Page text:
Rare frogs start breeding
Wednesday 12 August 2009
Critically endangered frogs that were saved from certain extinction by an emergency rescue team that included ZSL scientists have laid four batches of tadpoles.
Following the outbreak of a deadly fungal disease called chytridiomycosis, fifty mountain chicken frogs were air-lifted off the Caribbean island of Montserrat to ensure the long term survival of the species.
Twelve frogs came to ZSL London Zoo, 12 went to Durrell Wildlife Conservation Trust‘s headquarters in Jersey and 26 to Parken Zoo in Eskilstuna, Sweden.
Dr Ian Stephen, ZSL’s Assistant Curator of Herpetology, appeared BBC Breakfast this morning to talk about the frogs’ amazing breeding cycle.
The four batches, born at Durrell Wildlife Conservation Trust and Parken Zoo, could result in over 100 frogs available within the first generation born from the rescued population.
The mountain chicken frog, Leptodactylus fallax, is one of the largest frogs in the world, but it has also become one of the most threatened.
Thought to have once occurred on seven Caribbean islands, it is now restricted to Montserrat and Dominica. However, the arrival of chytrid fungus all but wiped out the population on Dominica and since February this year has caused major declines in Montserrat pushing this species to the brink of extinction.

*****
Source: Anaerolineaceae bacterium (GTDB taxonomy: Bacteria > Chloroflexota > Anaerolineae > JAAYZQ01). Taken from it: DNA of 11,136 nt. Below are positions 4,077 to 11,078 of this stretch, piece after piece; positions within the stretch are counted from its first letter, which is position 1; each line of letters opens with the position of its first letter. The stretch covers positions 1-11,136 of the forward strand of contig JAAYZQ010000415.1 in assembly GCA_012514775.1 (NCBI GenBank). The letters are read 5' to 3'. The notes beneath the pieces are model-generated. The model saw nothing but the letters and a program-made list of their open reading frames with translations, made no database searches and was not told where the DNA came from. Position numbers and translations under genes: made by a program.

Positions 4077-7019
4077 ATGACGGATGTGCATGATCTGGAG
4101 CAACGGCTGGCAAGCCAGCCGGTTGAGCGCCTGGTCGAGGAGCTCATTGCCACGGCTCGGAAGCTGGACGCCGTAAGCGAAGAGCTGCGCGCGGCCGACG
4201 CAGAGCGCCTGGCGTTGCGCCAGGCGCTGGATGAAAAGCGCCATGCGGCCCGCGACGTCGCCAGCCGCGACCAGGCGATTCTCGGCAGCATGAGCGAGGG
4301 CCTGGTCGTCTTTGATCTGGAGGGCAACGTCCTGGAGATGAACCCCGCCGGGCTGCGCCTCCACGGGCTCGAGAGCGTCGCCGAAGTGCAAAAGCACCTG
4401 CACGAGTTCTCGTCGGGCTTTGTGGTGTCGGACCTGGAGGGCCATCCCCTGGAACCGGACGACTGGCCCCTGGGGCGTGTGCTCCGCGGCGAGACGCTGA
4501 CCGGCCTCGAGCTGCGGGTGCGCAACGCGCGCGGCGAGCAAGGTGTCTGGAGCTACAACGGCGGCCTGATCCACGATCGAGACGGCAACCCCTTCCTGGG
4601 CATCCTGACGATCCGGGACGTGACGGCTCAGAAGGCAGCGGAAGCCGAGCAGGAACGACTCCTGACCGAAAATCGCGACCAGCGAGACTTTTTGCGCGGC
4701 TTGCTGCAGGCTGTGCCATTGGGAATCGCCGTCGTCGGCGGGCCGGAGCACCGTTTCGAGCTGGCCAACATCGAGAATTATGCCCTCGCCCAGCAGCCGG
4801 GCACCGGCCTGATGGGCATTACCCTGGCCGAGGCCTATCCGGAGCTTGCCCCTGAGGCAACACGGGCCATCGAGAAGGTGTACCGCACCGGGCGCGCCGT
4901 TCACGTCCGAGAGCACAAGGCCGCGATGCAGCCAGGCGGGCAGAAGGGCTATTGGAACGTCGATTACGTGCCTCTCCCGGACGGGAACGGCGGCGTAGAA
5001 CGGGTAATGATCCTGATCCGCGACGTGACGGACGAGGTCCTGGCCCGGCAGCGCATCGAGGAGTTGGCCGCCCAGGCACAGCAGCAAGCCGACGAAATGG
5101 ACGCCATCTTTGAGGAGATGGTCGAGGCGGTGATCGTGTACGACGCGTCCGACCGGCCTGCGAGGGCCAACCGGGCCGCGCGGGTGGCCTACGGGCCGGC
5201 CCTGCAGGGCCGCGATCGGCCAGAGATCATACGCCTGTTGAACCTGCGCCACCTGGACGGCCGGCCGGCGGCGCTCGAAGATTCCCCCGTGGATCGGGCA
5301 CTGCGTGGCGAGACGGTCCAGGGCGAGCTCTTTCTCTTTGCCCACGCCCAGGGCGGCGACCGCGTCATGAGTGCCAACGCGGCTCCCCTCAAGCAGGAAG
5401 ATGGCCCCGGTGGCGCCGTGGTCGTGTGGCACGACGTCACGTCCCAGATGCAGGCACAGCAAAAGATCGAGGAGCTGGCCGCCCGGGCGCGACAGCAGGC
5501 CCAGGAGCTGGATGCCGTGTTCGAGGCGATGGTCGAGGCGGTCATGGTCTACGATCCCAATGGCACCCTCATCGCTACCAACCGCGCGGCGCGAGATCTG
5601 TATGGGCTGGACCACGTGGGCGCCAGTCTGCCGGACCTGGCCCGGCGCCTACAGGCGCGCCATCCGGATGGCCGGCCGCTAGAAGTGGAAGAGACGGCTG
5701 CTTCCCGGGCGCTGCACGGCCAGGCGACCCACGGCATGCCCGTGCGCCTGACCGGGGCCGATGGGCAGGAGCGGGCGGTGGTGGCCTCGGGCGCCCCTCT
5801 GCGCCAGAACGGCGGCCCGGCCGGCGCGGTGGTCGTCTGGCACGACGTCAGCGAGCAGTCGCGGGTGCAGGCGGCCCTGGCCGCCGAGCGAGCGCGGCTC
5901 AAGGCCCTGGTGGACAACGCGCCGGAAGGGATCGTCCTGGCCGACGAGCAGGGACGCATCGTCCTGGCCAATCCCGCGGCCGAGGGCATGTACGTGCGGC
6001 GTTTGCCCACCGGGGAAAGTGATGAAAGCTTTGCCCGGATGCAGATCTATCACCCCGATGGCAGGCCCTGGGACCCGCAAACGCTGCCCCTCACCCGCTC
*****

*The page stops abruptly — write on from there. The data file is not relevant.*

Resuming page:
As soon as dead frogs were discovered by the Montserrat Department of Environment, a team of herpetological and veterinary experts rushed to the island to survey the extent of the disease and train local forestry staff in bio-security techniques to limit the spread of the disease.
A cause for hope came with the discovery of an apparently healthy population that had remained isolated in one of the most important sites for the frog, a location in a mountainous area, called Fairy Walk.
All frogs are kept in strict bio-secure conditions to minimise any risk of disease transmission either to or from these animals.
The goal of the captive breeding programme is to build up a large number of frogs that can be introduced back into Montserrat to chytrid free areas of the island within the next two years. The birth of these four batches is an important step towards this goal.
All images are copyright of Gerardo Garcia / Durrell
Amphibian Conservation in the Caribbean
ZSL is working with other organisations to address the threat to mountain chicken frogs.